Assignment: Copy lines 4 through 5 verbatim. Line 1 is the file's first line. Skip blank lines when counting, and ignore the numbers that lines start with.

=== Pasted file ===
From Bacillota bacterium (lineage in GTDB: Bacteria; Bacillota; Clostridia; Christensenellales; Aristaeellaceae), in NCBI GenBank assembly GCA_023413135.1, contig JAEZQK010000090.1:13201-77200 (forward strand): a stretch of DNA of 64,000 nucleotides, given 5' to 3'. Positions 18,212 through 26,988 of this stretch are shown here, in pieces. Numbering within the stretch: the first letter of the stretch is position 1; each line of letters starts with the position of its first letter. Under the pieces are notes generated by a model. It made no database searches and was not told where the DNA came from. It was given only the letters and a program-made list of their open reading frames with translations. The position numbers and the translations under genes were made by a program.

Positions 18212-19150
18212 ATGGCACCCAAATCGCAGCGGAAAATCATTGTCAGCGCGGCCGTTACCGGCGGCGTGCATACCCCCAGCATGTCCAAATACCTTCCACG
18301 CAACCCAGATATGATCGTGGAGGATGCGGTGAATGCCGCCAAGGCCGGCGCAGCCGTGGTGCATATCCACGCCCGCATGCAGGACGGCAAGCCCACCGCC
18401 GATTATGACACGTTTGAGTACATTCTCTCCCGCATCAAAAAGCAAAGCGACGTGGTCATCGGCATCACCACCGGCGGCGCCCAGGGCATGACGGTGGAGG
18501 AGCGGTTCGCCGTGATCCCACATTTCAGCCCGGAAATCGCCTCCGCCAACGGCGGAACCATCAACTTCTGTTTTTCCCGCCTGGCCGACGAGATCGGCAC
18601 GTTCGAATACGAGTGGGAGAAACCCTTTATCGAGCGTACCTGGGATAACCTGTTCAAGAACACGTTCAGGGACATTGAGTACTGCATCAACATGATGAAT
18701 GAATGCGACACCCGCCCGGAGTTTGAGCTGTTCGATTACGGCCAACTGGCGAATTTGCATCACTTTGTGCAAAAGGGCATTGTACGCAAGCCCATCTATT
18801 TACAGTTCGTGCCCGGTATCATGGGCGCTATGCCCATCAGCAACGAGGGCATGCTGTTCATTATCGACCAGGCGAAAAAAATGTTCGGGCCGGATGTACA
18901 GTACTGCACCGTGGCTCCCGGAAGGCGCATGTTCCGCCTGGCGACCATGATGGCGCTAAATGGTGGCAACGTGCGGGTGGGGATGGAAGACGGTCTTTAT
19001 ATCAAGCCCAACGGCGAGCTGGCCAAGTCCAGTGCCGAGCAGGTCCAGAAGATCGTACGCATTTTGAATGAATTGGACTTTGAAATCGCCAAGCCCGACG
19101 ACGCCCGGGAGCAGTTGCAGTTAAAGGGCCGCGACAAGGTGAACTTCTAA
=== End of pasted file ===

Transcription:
18301 CAACCCAGATATGATCGTGGAGGATGCGGTGAATGCCGCCAAGGCCGGCGCAGCCGTGGTGCATATCCACGCCCGCATGCAGGACGGCAAGCCCACCGCC
18401 GATTATGACACGTTTGAGTACATTCTCTCCCGCATCAAAAAGCAAAGCGACGTGGTCATCGGCATCACCACCGGCGGCGCCCAGGGCATGACGGTGGAGG